Caroline had sung [O Holy Night] last year. Everyone would remember. But this year Mr Rice had chosen a different solo for Caroline, a very simple one… Mr Rice’s hands went down, and from the centre of the back row Caroline’s voice came suddenly like a single beam of light across the darkness.
I wonder as I wander out under the sky
Why Jesus the Saviour did come for to die
For poor on’ry people like you and like I
I wonder as I wander – out under the sky.
It was a lonely, lonely sound, but so clear, so beautiful that I tightened my arms against my sides to keep from shaking, perhaps shattering. Then we were all singing, better than we had all night, better than we ever had, suddenly judged, damned, and purged in Caroline’s light.
She sang once more by herself, repeating the words of the first verse so quietly that I knew surely I would shatter when she went up effortlessly, sweetly, and oh, so softly, to the high G, holding it just a few seconds longer than humanly possible and then returning to the last few notes and to silence.
When we left the gymnasium, the stars were so bright, they pulled me up into the sky like powerful magnets. I walked, my head back…dizzied by the winking brilliance of the night.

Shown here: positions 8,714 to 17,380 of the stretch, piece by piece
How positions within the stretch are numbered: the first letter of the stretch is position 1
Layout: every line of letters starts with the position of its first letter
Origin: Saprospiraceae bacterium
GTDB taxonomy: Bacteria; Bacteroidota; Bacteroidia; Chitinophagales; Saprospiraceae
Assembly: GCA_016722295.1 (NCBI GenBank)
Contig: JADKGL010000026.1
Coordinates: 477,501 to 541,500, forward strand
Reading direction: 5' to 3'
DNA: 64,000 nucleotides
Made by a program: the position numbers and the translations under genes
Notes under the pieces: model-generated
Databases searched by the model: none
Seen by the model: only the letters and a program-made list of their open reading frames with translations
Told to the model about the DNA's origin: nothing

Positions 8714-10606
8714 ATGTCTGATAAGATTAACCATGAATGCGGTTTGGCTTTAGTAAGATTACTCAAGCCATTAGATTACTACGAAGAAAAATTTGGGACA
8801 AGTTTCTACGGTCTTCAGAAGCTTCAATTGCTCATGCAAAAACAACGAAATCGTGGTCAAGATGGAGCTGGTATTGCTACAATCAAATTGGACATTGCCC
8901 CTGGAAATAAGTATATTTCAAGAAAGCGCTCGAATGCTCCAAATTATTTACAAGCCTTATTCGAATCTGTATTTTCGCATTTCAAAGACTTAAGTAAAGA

Listening to “I Wonder As I Wander,” it’s impossible not to feel the exquisite loneliness of that moment in the gymnasium: the loneliness of the solitary voice “like a single beam of light across the darkness,” the loneliness of the song’s wanderer, and the loneliness of Louise, who is alone in her secret unexpressed anger as well as her secret astounded joy. Listening to Caroline sing, Louise finds that she is dazzled by her sister—dazzled the way everyone else is, dazzled in spite of her own resentment, dazzled even though nobody notices. In learning to allow love and awe to exist alongside bitterness and sorrow—and by realizing that all of this matters even if nobody else knows or sees it—Louise is beginning to acquire the knowledge and resilience that will ultimately sustain her.